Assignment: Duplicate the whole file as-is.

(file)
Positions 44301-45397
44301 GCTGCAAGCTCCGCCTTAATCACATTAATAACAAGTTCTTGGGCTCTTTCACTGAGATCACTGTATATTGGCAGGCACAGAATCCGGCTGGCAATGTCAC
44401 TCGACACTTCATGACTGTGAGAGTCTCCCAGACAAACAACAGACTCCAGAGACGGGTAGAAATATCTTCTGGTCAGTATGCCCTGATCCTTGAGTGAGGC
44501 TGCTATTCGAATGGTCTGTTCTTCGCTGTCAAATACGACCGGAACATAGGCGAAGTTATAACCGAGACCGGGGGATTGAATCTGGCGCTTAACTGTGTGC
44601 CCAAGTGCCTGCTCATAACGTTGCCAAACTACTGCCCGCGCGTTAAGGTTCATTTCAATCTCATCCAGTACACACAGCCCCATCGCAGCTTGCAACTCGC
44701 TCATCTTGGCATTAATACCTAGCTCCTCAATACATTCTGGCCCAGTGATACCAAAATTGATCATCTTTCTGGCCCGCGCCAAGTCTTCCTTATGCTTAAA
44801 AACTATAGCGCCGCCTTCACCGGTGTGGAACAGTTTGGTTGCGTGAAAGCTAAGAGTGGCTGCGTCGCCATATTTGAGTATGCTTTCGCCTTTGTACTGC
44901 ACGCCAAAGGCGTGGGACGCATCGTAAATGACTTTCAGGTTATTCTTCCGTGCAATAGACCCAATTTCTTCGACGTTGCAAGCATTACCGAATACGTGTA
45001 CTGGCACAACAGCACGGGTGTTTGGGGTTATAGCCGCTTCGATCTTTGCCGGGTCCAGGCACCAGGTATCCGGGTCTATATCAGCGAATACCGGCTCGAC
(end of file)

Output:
Positions 44301-45397
44301 GCTGCAAGCTCCGCCTTAATCACATTAATAACAAGTTCTTGGGCTCTTTCACTGAGATCACTGTATATTGGCAGGCACAGAATCCGGCTGGCAATGTCAC
44401 TCGACACTTCATGACTGTGAGAGTCTCCCAGACAAACAACAGACTCCAGAGACGGGTAGAAATATCTTCTGGTCAGTATGCCCTGATCCTTGAGTGAGGC
44501 TGCTATTCGAATGGTCTGTTCTTCGCTGTCAAATACGACCGGAACATAGGCGAAGTTATAACCGAGACCGGGGGATTGAATCTGGCGCTTAACTGTGTGC
44601 CCAAGTGCCTGCTCATAACGTTGCCAAACTACTGCCCGCGCGTTAAGGTTCATTTCAATCTCATCCAGTACACACAGCCCCATCGCAGCTTGCAACTCGC
44701 TCATCTTGGCATTAATACCTAGCTCCTCAATACATTCTGGCCCAGTGATACCAAAATTGATCATCTTTCTGGCCCGCGCCAAGTCTTCCTTATGCTTAAA
44801 AACTATAGCGCCGCCTTCACCGGTGTGGAACAGTTTGGTTGCGTGAAAGCTAAGAGTGGCTGCGTCGCCATATTTGAGTATGCTTTCGCCTTTGTACTGC
44901 ACGCCAAAGGCGTGGGACGCATCGTAAATGACTTTCAGGTTATTCTTCCGTGCAATAGACCCAATTTCTTCGACGTTGCAAGCATTACCGAATACGTGTA
45001 CTGGCACAACAGCACGGGTGTTTGGGGTTATAGCCGCTTCGATCTTTGCCGGGTCCAGGCACCAGGTATCCGGGTCTATATCAGCGAATACCGGCTCGAC